And now is the time, Friar, now is the time. I will not repent. I will never abjure my work, I will not say I am sorry for what my seven women and three men recounted to each other on the hills above Firenze. I will not betray all those who, in some near or remote future, will confront another plague and weave their own tales, the stories that, as night falls, will allow them and their fellows to survive.
Balthus was everything his brother, Pierre Klossowski, was not: handsome, wealthy, and internationally regarded as one of the most important artists of the twentieth century. He and Pierre were estranged for decades. Today, Balthus’s canvases hang on the walls of MoMA and the Metropolitan Museum of Art, while Pierre’s books struggle to stay in print. It is only now, seventy years after it was written, that his first novel, The Suspended Vocation, has finally found its way into English, providing the occasion to reassess his subterranean, but nevertheless profound, influence on post-war fiction and philosophy.
“But did Mom ruin Martha Stewart’s marriage?” Now I needed to know. After all, I’d used the line often enough at cocktail parties down the years, when people still had cocktail parties: “My mother ruined Martha Stewart’s marriage.” There’d be a moment of shock and awe: it seemed so daring to dime my own family out like that, but what people didn’t know was that in a family like mine, there was no diming out. Everything was copy, for a memoir or a novel or a film script.
When, a few weeks ago, I took down from my shelves Dickens’s Great Expectations and found the “Dear Reader” letter, I was transported again—as I’d been so often while reading Dickens—to that mid-century world of my childhood. Other than the one time my mother and I read to each other from the opening pages of Great Expectations, I don’t recall ever seeing my father or mother actually reading a book of Dickens, and yet, in memory, our family life—a mid-twentieth-century Brooklyn world determined by difficult economic circumstances, inhabited by eccentric, larger-than-life characters, rooted in family feuds about inheritance and money, and steeped in scenes of intense, high drama—seems distinctly Dickensian.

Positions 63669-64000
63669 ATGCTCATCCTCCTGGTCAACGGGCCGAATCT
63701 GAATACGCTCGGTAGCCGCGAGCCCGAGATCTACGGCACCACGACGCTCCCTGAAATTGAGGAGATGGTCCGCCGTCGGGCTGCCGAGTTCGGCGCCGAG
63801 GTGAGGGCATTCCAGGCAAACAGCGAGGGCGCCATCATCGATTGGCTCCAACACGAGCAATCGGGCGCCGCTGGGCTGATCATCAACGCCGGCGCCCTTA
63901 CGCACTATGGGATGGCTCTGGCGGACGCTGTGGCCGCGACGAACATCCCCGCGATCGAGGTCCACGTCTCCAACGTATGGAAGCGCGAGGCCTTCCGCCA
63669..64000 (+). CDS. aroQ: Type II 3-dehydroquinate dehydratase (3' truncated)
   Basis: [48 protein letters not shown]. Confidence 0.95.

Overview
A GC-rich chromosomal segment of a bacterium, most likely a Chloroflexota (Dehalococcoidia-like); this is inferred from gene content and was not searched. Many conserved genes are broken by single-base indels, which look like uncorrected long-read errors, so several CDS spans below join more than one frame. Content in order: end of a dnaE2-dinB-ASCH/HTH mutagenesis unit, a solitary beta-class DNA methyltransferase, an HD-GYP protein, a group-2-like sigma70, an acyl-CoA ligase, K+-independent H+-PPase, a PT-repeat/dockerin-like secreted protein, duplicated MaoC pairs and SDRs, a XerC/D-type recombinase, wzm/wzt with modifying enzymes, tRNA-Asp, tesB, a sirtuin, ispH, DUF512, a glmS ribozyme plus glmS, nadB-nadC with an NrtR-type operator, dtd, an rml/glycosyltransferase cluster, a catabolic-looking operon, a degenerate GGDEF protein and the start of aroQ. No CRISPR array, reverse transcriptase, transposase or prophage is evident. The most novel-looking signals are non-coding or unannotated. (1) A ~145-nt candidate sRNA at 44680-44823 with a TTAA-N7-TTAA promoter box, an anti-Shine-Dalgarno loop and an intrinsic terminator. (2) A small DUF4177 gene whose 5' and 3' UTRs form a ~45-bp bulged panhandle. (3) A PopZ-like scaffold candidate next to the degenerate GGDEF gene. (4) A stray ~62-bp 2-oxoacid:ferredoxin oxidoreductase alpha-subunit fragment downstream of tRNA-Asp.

None of the delegates who framed the Constitution in 1787 called slavery a “necessary evil.” Some of them called slavery an evil, but not a necessary one. Gouverneur Morris of New York, for example, declared to the Constitutional Convention that he would “never concur in upholding domestic slavery,” that “nefarious institution” based on “the most cruel bondages”—“the curse of heaven on the states where it prevailed.” The great majority of the Framers joined Morris in fighting to ensure that slavery would be excluded from national law.
I was twenty-eight years old and working as an engineer in Guatemala and I knew that if I wanted to be a writer I needed to go to Paris. And so I quit my job, bought a one-way ticket, and flew to Paris in the early winter of 1999, with no other plan than to become a writer. I knew that my entire life up to that point had been lived by someone who no longer existed, or who no longer wanted to exist. I was all alone. I was miserable, and helpless, and completely lost.
“In so many ways, Native people are like the canary in the coal mine,” said Dr. Joe Hobot, president of the American Indian Opportunities Industrialization Center in Minneapolis. A catalog of social ills, he said, from the opioid crisis to police brutality, acutely affect Native people, but these are often overlooked until it’s no longer “just” a Native issue. “In part, it’s because we are such a numerically small community, but I also think part of it is a sense of defeatism.”
One of the most difficult issues of the pandemic is when and how schools should reopen. Among the ironies of the situation is that parents who are sick of distance learning are now willing to bear it as long as necessary to keep their children safe. Second, Betsy DeVos—an evangelist for distance learning who praised it at her confirmation hearings in 2017—is now demanding a return to brick-and-mortar schools. Third, the Trump administration, which scorned public schools, now sees them as essential for the lives of children, as well as the economy. And the situation is made even more challenging because the Trump administration has politicized decision-making and even the CDC itself.
Derek Walcott had many New Yorks, and all of them played a part in his life and in his evolution as a writer. But perhaps the most important of all his New York sojourns was the one from the Fifties, a nine-month period between 1958 and 1959 when Walcott lived in the city as a young man. Walcott also tried to write during his time in New York, but it would be some years before he achieved the detachment necessary for him to be able to coherently set down his complex, troubled feelings about the city. In New York, by learning what he wasn’t, Walcott quickly absorbed the lesson of what he was: a West Indian.
Am I being reductive? All of narrative fiction, I’ve suggested, can be sorted into four grand categories. Each presents a rich world of feeling in which any number of stories can be told and positions established, but always in relation to, or rather, driven by, a distinct cluster of values and consequent emotions. My claim is that it really is worth being aware which of these worlds we are being drawn into. We read better. We know where we are. And what the dangers are.